Journal: Nature Communications
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Revising the family tree of vegetables
© by Piotr Jaczewski/Getty
A new genetic analysis has overturned the accepted theory for the origins of three commercially important vegetables.
The vegetables we eat today are harvested from domesticated versions of wild plants. Due to centuries of breeding, cultivated plants have considerably narrower gene pools than their wild cousins. A knowledge of their family history would allow plant geneticists to improve vegetables by incorporating more suitable genes from wild plants.
Now, a team co-led by Huazhong Agricultural University researchers has done a genetic analysis of rutabaga, canola and Siberian kale and discovered that — contrary to prior theories — these vegetables do not have separate origins. The analysis results suggest a much more complex genetic history than previously thought.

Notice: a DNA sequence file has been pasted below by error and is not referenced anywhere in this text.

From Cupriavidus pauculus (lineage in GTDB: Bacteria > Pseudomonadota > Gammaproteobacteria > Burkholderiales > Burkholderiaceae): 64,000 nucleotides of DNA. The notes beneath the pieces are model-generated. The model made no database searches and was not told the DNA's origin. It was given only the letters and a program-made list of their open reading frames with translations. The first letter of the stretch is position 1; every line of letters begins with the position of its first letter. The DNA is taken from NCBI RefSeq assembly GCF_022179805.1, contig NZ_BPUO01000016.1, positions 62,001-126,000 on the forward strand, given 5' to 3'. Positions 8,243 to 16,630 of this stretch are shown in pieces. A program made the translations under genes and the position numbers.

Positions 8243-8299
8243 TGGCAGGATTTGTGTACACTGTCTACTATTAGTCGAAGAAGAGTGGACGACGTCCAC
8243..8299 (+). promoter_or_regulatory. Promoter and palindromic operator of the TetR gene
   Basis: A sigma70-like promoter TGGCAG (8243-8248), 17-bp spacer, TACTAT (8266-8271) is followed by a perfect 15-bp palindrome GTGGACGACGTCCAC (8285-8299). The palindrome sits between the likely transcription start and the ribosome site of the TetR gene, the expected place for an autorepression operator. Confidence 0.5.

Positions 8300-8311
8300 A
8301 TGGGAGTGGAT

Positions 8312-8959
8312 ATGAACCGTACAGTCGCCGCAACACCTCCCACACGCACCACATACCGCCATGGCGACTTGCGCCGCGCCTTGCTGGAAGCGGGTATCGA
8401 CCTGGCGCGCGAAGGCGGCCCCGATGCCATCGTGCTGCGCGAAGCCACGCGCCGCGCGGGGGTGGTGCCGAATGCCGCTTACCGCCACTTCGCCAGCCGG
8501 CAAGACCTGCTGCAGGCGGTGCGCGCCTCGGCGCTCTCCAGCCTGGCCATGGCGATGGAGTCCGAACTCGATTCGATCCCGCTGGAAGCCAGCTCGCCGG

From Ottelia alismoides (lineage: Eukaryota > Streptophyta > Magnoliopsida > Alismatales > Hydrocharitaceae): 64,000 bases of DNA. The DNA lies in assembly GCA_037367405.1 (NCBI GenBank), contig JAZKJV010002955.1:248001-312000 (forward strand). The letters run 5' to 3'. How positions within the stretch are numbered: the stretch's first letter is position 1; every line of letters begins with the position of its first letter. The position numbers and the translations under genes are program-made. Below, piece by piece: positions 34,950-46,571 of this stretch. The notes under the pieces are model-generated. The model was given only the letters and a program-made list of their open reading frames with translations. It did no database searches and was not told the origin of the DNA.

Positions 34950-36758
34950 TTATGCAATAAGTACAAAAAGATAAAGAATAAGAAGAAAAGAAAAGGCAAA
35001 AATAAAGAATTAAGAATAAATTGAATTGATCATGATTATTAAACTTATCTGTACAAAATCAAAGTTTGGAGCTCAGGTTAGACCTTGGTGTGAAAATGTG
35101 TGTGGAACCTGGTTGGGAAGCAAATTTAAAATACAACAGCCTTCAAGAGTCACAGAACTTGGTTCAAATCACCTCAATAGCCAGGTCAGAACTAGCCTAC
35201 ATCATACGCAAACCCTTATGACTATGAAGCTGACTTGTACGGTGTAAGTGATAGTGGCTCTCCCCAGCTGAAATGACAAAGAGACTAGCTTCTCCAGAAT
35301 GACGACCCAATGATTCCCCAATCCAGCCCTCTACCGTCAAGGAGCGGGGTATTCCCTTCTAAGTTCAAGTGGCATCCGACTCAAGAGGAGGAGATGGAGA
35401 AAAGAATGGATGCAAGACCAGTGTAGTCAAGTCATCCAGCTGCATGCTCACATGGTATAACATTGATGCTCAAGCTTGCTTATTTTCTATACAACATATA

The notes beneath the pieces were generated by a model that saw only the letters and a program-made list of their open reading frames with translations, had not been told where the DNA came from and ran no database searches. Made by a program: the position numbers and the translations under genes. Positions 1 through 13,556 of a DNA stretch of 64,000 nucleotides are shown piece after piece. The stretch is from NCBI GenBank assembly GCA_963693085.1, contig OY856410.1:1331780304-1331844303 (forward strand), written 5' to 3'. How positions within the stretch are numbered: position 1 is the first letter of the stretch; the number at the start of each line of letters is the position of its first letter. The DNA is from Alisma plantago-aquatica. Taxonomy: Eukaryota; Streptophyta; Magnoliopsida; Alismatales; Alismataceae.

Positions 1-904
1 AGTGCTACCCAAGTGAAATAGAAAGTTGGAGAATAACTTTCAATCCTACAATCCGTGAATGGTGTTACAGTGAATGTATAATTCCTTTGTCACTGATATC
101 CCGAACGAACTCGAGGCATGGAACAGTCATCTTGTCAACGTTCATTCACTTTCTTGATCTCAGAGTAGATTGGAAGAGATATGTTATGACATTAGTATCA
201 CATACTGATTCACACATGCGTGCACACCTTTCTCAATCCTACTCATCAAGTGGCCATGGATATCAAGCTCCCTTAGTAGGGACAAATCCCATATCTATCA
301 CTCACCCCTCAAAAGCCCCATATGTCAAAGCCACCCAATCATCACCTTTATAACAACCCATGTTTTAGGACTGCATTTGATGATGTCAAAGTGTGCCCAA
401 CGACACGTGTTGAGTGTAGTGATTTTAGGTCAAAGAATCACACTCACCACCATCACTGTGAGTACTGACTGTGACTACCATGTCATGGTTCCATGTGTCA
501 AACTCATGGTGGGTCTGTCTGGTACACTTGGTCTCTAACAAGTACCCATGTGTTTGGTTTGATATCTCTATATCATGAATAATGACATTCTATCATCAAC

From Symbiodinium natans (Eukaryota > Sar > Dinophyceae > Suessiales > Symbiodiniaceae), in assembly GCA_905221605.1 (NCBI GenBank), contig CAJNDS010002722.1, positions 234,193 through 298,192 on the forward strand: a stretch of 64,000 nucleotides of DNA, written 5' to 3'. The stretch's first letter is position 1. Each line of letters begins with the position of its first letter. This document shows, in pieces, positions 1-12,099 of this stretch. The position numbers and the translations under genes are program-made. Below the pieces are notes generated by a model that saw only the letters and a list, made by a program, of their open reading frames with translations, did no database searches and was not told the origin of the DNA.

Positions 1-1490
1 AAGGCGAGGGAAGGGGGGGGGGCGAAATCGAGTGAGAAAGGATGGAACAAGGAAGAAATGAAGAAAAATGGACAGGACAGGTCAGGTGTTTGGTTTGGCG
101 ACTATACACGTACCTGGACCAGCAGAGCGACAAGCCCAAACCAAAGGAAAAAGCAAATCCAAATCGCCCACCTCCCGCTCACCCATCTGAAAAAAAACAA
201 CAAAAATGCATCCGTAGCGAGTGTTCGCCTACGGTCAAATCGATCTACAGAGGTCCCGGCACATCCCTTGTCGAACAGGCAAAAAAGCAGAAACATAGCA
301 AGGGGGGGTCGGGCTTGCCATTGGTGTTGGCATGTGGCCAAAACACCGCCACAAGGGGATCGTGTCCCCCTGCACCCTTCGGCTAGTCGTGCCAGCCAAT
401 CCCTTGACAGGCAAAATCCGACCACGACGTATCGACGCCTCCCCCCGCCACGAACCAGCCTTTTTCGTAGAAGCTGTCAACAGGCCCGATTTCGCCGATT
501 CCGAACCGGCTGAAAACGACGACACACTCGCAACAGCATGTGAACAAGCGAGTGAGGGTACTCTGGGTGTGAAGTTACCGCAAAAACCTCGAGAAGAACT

This revised genetic history will help plant scientists to identify genes that could be used to enhance the traits of crops.
- Nature Communications 10, 2878 (2019). doi: 10.1038/s41467-019-10757-1